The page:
Years ago a lady from my church invited me to a seminar given by the neurodevelopmentalist that she worked with to help her son, Drew. I had been looking for a way to further my education with the goal of having better solutions for families who came to me with learning challenges. With my M.A. in Special Education I worked with home schooling families, but I noticed that the tools I had learned with that Master’s were primarily accommodating the learning challenges rather than eliminating them. I wanted to help more so I had begun a search for a way to actually help families in a meaningful way. This timely invitation led me to the neurodevelopmental approach.
That lady was Cathy Steere who has shared the story of her family’s journey with autism. When you read her book, Too Wise to Be Mistaken, Too Good to Be Unkind, you will know why I have been studying and applying the neurodevelopmental approach in my work ever since.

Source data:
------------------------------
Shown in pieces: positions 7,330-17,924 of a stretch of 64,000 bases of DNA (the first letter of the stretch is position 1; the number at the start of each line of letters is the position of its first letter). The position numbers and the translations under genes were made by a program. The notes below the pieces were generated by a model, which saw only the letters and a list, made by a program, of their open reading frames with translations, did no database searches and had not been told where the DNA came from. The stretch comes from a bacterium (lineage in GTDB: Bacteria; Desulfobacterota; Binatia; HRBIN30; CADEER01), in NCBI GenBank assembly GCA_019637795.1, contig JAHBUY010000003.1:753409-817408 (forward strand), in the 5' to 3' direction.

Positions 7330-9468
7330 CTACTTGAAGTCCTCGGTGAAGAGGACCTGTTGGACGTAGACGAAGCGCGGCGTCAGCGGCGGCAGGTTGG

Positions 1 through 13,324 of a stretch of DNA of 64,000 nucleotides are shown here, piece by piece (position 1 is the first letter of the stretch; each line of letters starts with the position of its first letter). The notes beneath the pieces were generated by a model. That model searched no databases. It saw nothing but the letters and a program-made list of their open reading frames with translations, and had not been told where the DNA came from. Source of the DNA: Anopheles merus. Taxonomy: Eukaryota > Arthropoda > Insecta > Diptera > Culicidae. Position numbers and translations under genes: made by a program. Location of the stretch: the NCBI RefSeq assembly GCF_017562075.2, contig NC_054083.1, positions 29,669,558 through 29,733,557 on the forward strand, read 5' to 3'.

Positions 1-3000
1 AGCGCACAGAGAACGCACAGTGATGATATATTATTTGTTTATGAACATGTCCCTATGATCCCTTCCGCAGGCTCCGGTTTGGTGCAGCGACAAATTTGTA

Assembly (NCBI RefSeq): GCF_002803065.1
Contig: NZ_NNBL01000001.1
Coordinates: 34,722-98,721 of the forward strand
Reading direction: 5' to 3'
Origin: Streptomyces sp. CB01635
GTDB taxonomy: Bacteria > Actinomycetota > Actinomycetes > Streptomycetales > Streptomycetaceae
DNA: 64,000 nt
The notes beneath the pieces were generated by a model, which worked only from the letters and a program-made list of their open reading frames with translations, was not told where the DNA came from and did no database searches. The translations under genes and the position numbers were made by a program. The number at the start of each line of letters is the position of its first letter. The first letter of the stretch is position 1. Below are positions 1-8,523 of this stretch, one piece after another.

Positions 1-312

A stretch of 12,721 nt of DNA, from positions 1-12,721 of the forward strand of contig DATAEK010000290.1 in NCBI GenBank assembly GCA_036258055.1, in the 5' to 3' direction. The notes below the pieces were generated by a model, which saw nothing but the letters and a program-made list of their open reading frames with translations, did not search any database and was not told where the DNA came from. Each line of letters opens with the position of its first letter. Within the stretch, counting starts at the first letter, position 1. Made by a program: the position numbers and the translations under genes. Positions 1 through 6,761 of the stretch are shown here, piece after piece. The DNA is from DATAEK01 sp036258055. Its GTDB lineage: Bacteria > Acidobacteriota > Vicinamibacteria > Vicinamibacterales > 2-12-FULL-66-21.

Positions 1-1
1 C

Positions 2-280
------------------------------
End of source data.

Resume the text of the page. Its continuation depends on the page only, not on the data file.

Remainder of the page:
Amazingly, David and Cathy Steere did not have a diagnosis of autism until Drew was almost four years old. They felt like they had lost so much time, but the beauty of their story is that they had been faithfully following God’s Word in the training of Drew. They had focused on building his character and disciplining him according to God’s direction in His Word. All of that made the individualized neurodevelopmental plans that their neurodevelopmentalist, Cyndi Ringoen, eventually wrote for Drew much more efficient. Often, parents have to begin with getting behavior under control before they can make any progress at all. By not knowing they were dealing with autism, but knowing what the Bible taught about the nature of man and the nature of God, they proceeded with God’s plan for Drew and later their second son, Elliot.